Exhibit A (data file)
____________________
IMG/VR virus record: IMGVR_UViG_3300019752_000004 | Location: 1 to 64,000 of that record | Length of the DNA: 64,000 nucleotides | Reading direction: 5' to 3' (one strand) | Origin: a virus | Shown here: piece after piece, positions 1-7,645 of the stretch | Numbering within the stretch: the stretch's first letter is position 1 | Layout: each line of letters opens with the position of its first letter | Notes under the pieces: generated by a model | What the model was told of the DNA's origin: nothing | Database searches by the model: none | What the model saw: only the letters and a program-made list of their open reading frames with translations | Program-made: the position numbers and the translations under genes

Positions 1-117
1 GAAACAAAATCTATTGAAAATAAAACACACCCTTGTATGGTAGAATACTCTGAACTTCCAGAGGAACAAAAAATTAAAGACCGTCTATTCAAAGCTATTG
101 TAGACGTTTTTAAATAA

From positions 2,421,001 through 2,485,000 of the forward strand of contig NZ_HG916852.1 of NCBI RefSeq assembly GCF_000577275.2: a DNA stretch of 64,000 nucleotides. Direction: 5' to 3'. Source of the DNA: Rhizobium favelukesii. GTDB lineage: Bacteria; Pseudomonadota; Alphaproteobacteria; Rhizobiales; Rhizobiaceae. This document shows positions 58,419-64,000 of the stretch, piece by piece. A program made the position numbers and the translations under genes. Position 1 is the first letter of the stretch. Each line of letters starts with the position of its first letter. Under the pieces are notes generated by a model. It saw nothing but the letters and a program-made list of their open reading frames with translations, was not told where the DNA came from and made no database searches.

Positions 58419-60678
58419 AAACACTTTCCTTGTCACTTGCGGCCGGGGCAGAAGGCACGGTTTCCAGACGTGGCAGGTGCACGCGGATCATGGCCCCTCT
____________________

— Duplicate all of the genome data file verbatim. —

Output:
IMG/VR virus record: IMGVR_UViG_3300019752_000004 | Location: 1 to 64,000 of that record | Length of the DNA: 64,000 nucleotides | Reading direction: 5' to 3' (one strand) | Origin: a virus | Shown here: piece after piece, positions 1-7,645 of the stretch | Numbering within the stretch: the stretch's first letter is position 1 | Layout: each line of letters opens with the position of its first letter | Notes under the pieces: generated by a model | What the model was told of the DNA's origin: nothing | Database searches by the model: none | What the model saw: only the letters and a program-made list of their open reading frames with translations | Program-made: the position numbers and the translations under genes

Positions 1-117
1 GAAACAAAATCTATTGAAAATAAAACACACCCTTGTATGGTAGAATACTCTGAACTTCCAGAGGAACAAAAAATTAAAGACCGTCTATTCAAAGCTATTG
101 TAGACGTTTTTAAATAA

From positions 2,421,001 through 2,485,000 of the forward strand of contig NZ_HG916852.1 of NCBI RefSeq assembly GCF_000577275.2: a DNA stretch of 64,000 nucleotides. Direction: 5' to 3'. Source of the DNA: Rhizobium favelukesii. GTDB lineage: Bacteria; Pseudomonadota; Alphaproteobacteria; Rhizobiales; Rhizobiaceae. This document shows positions 58,419-64,000 of the stretch, piece by piece. A program made the position numbers and the translations under genes. Position 1 is the first letter of the stretch. Each line of letters starts with the position of its first letter. Under the pieces are notes generated by a model. It saw nothing but the letters and a program-made list of their open reading frames with translations, was not told where the DNA came from and made no database searches.

Positions 58419-60678
58419 AAACACTTTCCTTGTCACTTGCGGCCGGGGCAGAAGGCACGGTTTCCAGACGTGGCAGGTGCACGCGGATCATGGCCCCTCT